Do you ever have those moments where you’re stuck listening to your friend, who will literally not stop talking about a show, a movie, or a comedy special that they really liked? Annoying, right? But when was the last time that you asked your friend about a show that they saw, and they told you that they were legally not allowed to talk about it? That’s because Pete is now apparently requiring everybody who attends his stand-up comedy show to sign an NDA. And not just any NDA, a 1 million dollar NDA. An NDA, or a nondisclosure agreement, is a legal document that states you are not allowed to discuss certain topics or information that is disclosed to you. Usually, entertainment or tech companies will have new employees sign an NDA if they will be exposed to secret company information that they do not want to be spread around. Sometimes, in VERY particular, unusual circumstances in Los Angeles or New York, people might have to sign an NDA before they see a movie or hear an album that has not been released yet.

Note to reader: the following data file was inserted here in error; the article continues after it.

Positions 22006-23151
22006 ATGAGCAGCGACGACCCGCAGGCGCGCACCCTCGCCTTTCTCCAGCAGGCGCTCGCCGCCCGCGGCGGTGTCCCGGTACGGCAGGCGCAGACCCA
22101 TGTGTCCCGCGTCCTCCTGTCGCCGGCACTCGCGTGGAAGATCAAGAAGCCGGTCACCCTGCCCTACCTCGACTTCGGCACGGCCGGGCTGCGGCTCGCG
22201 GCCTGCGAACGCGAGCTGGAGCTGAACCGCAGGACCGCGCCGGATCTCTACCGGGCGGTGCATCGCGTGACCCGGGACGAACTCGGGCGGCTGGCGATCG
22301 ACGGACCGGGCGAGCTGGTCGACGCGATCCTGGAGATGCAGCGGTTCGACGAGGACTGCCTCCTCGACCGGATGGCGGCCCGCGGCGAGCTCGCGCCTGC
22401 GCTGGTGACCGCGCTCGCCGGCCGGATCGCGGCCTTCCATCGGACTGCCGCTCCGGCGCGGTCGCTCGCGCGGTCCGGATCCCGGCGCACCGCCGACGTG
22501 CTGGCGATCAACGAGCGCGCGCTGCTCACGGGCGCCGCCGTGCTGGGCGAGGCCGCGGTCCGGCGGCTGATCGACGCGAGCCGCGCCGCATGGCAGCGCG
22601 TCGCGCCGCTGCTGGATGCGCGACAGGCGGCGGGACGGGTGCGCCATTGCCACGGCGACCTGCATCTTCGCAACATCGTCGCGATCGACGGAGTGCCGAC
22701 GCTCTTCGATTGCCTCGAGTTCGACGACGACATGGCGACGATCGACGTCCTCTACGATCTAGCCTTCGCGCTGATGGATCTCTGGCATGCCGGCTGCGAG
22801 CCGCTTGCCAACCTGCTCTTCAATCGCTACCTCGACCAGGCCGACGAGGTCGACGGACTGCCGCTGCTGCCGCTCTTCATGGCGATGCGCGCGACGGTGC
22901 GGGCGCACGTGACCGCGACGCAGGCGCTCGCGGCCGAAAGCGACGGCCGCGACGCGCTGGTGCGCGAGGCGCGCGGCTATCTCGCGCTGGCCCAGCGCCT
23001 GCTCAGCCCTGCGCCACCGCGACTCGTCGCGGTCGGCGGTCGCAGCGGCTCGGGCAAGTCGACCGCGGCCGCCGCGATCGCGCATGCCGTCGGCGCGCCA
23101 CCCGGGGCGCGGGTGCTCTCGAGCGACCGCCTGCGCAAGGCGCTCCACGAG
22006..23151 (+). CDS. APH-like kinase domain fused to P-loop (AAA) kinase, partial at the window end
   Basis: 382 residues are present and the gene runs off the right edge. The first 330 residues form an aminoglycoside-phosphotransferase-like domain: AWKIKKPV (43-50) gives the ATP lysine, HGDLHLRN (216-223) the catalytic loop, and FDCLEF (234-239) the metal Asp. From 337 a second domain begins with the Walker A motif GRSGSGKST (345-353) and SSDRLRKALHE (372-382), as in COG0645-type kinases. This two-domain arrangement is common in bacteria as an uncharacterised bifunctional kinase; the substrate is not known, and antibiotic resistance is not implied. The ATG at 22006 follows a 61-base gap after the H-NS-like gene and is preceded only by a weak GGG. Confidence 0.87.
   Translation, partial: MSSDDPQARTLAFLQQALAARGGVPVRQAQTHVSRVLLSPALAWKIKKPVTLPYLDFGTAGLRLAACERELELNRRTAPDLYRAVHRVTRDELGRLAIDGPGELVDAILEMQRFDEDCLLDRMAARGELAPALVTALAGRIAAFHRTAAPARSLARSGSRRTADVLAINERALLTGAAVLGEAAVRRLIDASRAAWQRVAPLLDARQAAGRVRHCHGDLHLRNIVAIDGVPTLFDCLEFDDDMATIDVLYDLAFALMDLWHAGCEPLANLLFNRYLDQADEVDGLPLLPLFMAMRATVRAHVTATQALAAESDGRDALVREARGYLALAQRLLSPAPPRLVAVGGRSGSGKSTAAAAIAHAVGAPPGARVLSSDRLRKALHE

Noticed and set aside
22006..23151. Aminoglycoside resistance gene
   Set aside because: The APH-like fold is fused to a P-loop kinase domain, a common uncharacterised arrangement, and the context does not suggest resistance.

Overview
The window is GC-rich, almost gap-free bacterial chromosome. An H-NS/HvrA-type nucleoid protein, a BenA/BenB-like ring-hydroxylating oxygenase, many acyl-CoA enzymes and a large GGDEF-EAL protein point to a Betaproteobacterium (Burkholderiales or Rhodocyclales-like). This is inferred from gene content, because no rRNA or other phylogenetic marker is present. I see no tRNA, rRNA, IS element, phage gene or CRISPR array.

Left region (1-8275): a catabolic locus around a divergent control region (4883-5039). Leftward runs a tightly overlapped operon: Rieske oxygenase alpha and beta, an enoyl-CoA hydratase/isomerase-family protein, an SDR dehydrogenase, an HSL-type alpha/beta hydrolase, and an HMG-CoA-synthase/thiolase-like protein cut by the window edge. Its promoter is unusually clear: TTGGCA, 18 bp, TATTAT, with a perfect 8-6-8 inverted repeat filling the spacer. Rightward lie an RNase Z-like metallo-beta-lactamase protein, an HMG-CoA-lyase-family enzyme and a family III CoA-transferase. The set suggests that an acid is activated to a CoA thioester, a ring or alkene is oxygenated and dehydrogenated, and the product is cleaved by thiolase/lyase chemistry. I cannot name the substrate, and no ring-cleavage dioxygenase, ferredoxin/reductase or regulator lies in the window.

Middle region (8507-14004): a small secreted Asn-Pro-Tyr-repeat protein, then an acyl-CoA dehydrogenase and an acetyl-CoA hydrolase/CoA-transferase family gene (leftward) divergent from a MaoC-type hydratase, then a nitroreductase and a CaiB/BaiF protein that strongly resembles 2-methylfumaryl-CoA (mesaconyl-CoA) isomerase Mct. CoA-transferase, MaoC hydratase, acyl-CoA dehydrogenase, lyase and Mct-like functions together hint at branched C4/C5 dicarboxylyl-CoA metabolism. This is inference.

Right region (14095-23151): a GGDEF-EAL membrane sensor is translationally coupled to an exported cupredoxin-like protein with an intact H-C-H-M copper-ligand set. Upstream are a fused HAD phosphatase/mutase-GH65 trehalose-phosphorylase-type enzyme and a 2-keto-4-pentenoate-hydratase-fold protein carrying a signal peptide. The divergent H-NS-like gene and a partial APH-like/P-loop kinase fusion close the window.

But even that is usual and only done in very extreme circumstances. Like, even Taylor Swift doesn’t have her fans sign NDAs at her secret sessions. But Pete Davidson does, apparently. And his NDA states that people have to pay him one million dollars if they discuss his stand up show online. As for comedy shows, that’s pretty much unheard of. Especially because a lot of comics gain more fans through word of mouth. People talk or post about the comedian, or a particularly funny set that they had, and more people want to go see them next time they perform. I don’t understand why Pete would think this million dollar NDA shtick is a good idea. Like, are we not allowed to discuss his shows, good or bad? But he’s certainly doing this because of incidents that he’s had in the past. Like in April of this past year when he walked out of the comedy club before his set even began.
Or even more recently when he went on a bizarre tirade about young people in the audience being on their phones, recording the set. That night, he went as far as to call the people in the audience a couple choice words which aren’t quiet funny or friendly. Pete plays at a lot of colleges, like The University of Central Florida where the last cell phone incident went down. And 9 times out of 10, college kids don’t have a cool million dollars to spend on a comedian who is already worth about 4 million dollars himself.